The biopolymer coatings prepared according to the present method are highly uniform, even when coated on irregularly shaped surfaces. In particular, the biopolymer coatings prepared by the present method can take the form of a single crystal, wherein the morphology or nanostructure of the single crystal of biopolymer can be adjusted in order to customize and facilitate the functions of the surfaces being coated. Various biopolymers can be coated onto substrates according to the methods of the present invention. Examples of biopolymers that can be coated by the present invention include any biocompatible compounds bearing at least one chemical functional groups for intra- and/or inter-hydrogen bond formation. Examples of the at least one chemical functional groups include, but are not limited to, --NH2, --COON and --OH. In one embodiment, the biopolymer is chitosan. The term "chitosan" as used herein, may refer to pure chitosan, a chitosan salt, a chitosan derivative or a combination thereof. Chitosan for use in the present invention may be obtained from natural sources, such as shells of shrimps and crabs by deacetylation of natural chitin in hydrogen peroxide solution or other techniques which are known in the art. Alternatively, chitosan may be made synthetically or may be chemically modified by other techniques known in the art. The chitosan coated by the present invention may be a mixture of different forms of chitosan or a homogeneous coating of one chitosan, so long as the chitosan(s) can be dissolved completely in a non-aqueous solvent system. In certain embodiments, chitosan suitable for use in the present invention may have a molecular weight in the range of from 5 kDa to 2000 kDa, or from 50 kDa to 1000 kDa or from 100 kDa to 900 kDa. In certain embodiments, the chitosan may have a percentage of deacetylation from 40% to 100%. In one embodiment, the chitosan has greater than 95% of deacetylation. In other embodiments, chitosan may be blended with other synthetic polymers and proteins where desirable to provide additional functionality to a medical device or implant.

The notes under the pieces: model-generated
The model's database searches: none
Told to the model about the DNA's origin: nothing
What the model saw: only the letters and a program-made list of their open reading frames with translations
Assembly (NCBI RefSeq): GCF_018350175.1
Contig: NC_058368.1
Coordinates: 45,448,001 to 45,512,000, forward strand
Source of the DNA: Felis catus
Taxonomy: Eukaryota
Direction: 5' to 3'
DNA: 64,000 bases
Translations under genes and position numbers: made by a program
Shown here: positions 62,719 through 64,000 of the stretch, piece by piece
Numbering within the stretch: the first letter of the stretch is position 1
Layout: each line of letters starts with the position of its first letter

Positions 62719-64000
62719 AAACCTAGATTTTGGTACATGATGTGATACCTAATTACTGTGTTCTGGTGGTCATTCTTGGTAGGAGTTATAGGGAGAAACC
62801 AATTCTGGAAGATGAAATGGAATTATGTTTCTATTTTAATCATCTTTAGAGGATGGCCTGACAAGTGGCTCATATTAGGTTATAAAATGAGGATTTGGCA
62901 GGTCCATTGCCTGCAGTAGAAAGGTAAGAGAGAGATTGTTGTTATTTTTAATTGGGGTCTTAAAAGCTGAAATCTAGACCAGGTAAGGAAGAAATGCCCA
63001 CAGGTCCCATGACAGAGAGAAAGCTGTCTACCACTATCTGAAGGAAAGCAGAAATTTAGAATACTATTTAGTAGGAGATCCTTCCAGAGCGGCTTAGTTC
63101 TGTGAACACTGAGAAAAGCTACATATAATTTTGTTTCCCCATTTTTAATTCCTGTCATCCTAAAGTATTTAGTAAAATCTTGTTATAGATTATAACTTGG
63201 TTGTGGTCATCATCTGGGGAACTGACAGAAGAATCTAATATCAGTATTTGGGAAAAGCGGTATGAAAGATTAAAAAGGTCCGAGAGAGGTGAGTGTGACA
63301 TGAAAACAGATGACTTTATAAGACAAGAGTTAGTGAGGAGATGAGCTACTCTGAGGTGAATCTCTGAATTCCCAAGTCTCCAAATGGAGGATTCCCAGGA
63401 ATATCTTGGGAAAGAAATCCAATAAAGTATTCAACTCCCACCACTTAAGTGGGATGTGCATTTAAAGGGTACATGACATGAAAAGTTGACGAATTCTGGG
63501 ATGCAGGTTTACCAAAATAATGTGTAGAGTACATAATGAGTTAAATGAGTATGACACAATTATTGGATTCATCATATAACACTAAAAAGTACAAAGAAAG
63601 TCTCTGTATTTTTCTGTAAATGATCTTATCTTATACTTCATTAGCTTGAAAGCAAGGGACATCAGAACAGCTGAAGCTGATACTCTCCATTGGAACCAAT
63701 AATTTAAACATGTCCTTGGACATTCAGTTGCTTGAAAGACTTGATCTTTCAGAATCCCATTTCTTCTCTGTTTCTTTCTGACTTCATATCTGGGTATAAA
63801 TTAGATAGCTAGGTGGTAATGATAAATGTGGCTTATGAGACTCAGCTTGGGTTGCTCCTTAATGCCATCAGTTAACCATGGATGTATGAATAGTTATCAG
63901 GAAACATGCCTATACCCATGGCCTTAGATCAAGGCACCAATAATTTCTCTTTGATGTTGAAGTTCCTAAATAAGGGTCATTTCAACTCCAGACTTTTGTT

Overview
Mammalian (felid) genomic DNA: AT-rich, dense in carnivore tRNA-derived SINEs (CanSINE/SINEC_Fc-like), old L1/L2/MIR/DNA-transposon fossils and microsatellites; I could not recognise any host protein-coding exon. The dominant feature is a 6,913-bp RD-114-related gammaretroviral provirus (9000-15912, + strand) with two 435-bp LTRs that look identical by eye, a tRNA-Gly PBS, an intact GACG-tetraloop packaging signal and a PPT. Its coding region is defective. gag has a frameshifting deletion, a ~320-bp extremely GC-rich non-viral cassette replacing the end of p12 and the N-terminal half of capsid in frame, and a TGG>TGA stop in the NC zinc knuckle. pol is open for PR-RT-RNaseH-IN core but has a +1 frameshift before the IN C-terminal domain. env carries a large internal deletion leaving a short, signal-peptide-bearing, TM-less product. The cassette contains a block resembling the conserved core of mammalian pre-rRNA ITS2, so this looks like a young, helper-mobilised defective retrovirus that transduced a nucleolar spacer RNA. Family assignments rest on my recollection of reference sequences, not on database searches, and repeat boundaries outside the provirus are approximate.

The solvent system employed in the present invention is a non-aqueous solvent system comprising one or more non-aqueous solvents that can readily dissolve the biopolymer being coated. In one embodiment, the solvent system for depositing a chitosan-based coating is propylene carbonate (PC) and ethylene glycol (EG) at a ratio of 1:4 v/v. For a two- or three-dimensional chitosan crystal morphology, a higher proportion of EG is employed. In another embodiment, the electrolyte further comprises a supporting electrolyte for improving control of the electrical potentials being applied by the electrodes. A supporting electrolyte, as known in the art, is a chemical species that is not electroactive at the electrical potentials used during electrochemical deposition, and has an ionic strength and conductivity much larger than those species that are electroactive in the electrolyte. Examples of the supporting electrolytes applicable to the present invention include, but are not limited to, LiClO4, KCl, KNO3, HCl, NaOH and various tetraalkylammonium salts. The concentration of the supporting electrolyte present in the electrolyte solution may be approximately 0.1-1.0 mol/kg.
 In one embodiment of the present invention, the electrolyte solution of the present invention is acidic. In other embodiments, the present method further comprises adjusting pH of the electrolyte by adding sufficient amounts of acids or bases. In one embodiment, sulphuric acid (H2SO4) is added as a pH adjusting agent. In one embodiment, the pH of the electrolyte of the present invention is adjusted to a pH of less than 6.3. In a preferred embodiment, the pH of the electrolyte applicable to the present invention may be adjusted to a in the range of 4 to 6.3, or more preferably to a pH of 4.5 to 6.3.